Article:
The Seymours purchased the castle and associated land from the Eyre family of Eyrecourt about 1824 at a time when the Eyres were experiencing severe financial difficulty. The Seymours remained at the castle until the early 1900s when it was inherited by a relative named Mrs. Hale. The castle was occupied for a period by a number of different tenants about the early and mid-twentieth century including one Douglas Belassie, a former British army corporal who, after various different careers, including that of an air pilot, posed as an ex-army Major and became for a brief period about 1948 tenant and caretaker of the castle. He was taken by the local population as ‘a man of substance and high moral standard’ until he ran up excessive debts with local merchants and a police investigation revealed that he was wanted in England for incurring large debts there while a bankrupt.  He was arrested in England and he served a term at Maidstone prison and on his release was taken to Ireland where in April 1950 he was sentenced at Ballinasloe District Court to six months hard labour for the theft of silver plate from the castle which he had later sold to Dublin jewellers.[xi]

In the late 1950s the castle and surrounding farm was advertised for sale and purchased by one Joseph Naughton who came to reside and farm the land attached thereabout.


[i] Galway County Council Archives, Galway, Lawrence Family Album, Lawrence of Lawrencetown, GSO1/1; National Library of Ireland, Dublin, Ms. 9945, Genealogical and other notes on the family of Lawrence of Lawrencetown, Co. Galway.

[ii] The other landowners being Thomas O Kelly of Clontuskert and also Teig McWilliam O Kelly and Conor oge O Kelly of Lismanny, the latter two holding their 3 cartrons of Ballymore jointly.

[iii] National Library of Ireland, Dublin, Ms. 9945, Genealogical and other notes on the family of Lawrence of Lawrencetown, Co. Galway. Regarding lands in Lismany and Culliny and Lisereaghan confirmed to John Lawrence, gent., by patent dated 29 August 1677, ‘to him and his heir male remainder to the heirs male of his father Walter, remainder to John one of the brothers of the said Walter and his heirs male, remainder to Edward another brother and his heirs male, remainder to Peter and Joseph other brothers and their heirs male, remainder to Walter uncle of said Walter and heirs male remainder to John’s right heirs.’

[iv] National Archives of Ireland, Dublin, Chancery Bills, E 95, p. 16

[v] MacCuarta, B., S.J., A Settler’s land disputes in a Gaelic Lordship: Matthew de Renzy in Delvin Mac Coghlan, 1613-18, Studia Hibernica, No. 30, Studia Hibernica Editorial Board, Dublin, 1998-9, pp.69-70. The parcel in dispute appears to have comprised ‘the three acres of Aghamullan and Cullipoble and the acre called Aghanadurlogh and the acre of Clonyatin and Athishane’ as ‘parcel of the moiety of Clanona’ or Clonony.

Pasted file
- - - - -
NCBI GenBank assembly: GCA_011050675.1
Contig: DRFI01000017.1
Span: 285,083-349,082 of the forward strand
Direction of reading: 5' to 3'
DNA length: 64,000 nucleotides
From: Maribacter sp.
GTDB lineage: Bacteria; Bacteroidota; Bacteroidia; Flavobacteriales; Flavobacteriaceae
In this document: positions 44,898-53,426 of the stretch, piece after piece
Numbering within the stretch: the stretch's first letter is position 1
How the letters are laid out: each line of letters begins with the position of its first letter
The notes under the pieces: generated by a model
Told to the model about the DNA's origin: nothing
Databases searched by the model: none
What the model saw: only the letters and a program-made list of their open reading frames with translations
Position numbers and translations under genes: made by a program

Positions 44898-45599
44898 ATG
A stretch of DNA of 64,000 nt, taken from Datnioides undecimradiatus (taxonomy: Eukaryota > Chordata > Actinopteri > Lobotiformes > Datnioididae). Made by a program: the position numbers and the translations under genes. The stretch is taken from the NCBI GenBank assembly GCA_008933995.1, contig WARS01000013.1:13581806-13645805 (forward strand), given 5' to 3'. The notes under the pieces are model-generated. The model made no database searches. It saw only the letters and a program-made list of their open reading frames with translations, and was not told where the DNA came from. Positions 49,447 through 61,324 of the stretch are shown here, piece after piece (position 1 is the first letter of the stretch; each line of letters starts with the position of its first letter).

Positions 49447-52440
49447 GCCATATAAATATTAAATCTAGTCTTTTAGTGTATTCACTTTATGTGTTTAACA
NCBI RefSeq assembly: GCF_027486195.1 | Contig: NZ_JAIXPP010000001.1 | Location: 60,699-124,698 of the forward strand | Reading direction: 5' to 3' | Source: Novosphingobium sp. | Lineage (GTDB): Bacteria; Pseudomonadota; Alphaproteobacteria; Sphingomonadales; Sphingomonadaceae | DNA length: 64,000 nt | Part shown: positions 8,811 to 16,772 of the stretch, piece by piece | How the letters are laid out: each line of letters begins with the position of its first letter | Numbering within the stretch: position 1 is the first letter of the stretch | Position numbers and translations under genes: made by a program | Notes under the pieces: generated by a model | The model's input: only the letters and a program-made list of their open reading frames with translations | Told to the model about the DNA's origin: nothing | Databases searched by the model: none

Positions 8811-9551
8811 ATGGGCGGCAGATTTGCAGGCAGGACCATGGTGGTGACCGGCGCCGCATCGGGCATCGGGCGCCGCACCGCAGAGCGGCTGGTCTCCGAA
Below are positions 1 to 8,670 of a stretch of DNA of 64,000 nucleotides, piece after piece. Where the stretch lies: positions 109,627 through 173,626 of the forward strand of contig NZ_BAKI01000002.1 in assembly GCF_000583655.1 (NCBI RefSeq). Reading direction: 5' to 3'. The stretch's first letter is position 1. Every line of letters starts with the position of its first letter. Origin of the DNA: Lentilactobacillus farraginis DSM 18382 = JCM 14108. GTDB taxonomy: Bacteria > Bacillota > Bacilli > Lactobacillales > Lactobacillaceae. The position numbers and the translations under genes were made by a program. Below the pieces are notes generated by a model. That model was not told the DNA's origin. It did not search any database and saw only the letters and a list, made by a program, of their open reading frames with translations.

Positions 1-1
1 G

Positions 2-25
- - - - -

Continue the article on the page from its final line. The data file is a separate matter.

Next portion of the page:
[vi] MacCuarta, B.,  S.J., A Settler’s land disputes in a Gaelic Lordship: Matthew de Renzy in Delvin Mac Coghlan, 1613-18, Studia Hibernica, No. 30, Studia Hibernica Editorial Board, Dublin, 1998-9, pp.69-70. On the 14th July 1613, in the middle of the legal dispute, it was ordered that John Lawrence should leave the stock distrained by him within Kings County and he and de Renzy were both to appear before the next judge of assizes into that county. It may suggest that the estate of this Lawrence was not solely confined to Kings County if he could be in a position to remove the stock to elsewhere and may serve to further suggest this man as John Lawrence of Ballymore.

[vii] National Archives of Ireland, Dublin, Chancery Bills P 71, pp. 13-16, Q 4, pp. 3-5. Records of Chancery Pleadings survive relating to law suits about the early 1620s over lands formerly held in the previous century by one Farriagh son of Downagh O Madden and mention is made therein to Walter Lawrence and to his son John. Farraigh’s lands in the mid sixteenth century extended from Oghilmore and Lissreaghane (located to the north-west of Redmount Hill in east Galway) eastwards to the later village of Eyrecourt and across the Shannon into the parish of Lusmagh. The law suits resulted from a dispute about 1620 between a number of Farriagh’s descendants and record an interest Walter had in lands in Gloster in the parish of Lusmagh that was inherited by his son John. The same wider land dispute saw John Lawrence taking a legal case against Hugh, Owen and Daniel Madden (apparently sons of the deceased rebel Owen balbh O Madden of Lusmagh) regarding lands in Ballinashra and Fiddan in Lusmagh parish which he claimed Farriagh’s sons Cathal carragh, Brasil and Ambrose had previously ‘conveyed or mortgaged’ to his father Walter.

[viii] National Archives of Ireland, Dublin. Betham’s Genealogical Abstracts, Prerogative Wills (Phillip’s Mss.) C. 1681-1699 D. 1550-1694.

[ix] National Library of Ireland, Dublin, Ms. 9945, Genealogical and other notes on the family of Lawrence of Lawrencetown, Co. Galway; Books of Survey and Distribution, Parish of Clonfert, p.193.

[x] NLI, Dublin, Ms. 3268, Seymour of King’s Co., Co. Galway by H. Seymour Guinness. Genealogical Notes with Pedigree Table relating to the Seymour family; Galway County Council Archives, Galway, Lawrence Family Album, Lawrence of Lawrencetown, GSO1/1. John Eyre was described as ‘of Bellimore, County Galway, Esquire’ in a deed involving Redmond Morris of Collrosse, Co. Tipperary dated 10th January 1665 among the family and estate papers of the Eyre family of Eyreville, Co. Galway in the possession of the author.

[xi] Irish Independent, 6 April 1950, p.8.